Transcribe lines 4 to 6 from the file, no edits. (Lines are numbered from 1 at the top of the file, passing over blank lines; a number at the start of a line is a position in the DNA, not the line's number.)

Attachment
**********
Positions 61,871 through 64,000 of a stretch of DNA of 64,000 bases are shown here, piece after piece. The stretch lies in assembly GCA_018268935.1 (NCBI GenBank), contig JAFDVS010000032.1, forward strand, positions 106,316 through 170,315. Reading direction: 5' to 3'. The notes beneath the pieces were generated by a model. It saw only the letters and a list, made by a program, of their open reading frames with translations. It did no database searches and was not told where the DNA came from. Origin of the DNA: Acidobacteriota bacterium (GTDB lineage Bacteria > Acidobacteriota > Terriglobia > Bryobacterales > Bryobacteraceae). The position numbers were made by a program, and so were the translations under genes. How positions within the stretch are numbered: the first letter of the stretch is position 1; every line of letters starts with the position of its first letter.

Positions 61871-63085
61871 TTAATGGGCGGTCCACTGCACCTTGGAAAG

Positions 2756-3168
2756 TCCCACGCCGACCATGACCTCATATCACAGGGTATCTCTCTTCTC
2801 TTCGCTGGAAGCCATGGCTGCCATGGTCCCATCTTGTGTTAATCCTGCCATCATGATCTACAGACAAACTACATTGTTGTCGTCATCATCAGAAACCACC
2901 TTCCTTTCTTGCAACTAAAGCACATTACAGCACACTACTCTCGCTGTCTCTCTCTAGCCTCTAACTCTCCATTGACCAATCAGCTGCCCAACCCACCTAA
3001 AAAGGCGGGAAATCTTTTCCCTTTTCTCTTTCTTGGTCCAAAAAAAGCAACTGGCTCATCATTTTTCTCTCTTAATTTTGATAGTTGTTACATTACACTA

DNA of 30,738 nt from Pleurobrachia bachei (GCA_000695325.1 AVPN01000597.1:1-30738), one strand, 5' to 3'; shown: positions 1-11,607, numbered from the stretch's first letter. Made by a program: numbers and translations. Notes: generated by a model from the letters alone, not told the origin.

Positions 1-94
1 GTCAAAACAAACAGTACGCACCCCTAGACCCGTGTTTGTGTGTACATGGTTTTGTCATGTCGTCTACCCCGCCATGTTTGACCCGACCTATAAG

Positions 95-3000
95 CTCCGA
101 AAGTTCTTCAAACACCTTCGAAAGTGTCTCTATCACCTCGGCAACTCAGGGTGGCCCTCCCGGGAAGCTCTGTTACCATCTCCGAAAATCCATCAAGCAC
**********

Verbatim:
Positions 2756-3168
2756 TCCCACGCCGACCATGACCTCATATCACAGGGTATCTCTCTTCTC
2801 TTCGCTGGAAGCCATGGCTGCCATGGTCCCATCTTGTGTTAATCCTGCCATCATGATCTACAGACAAACTACATTGTTGTCGTCATCATCAGAAACCACC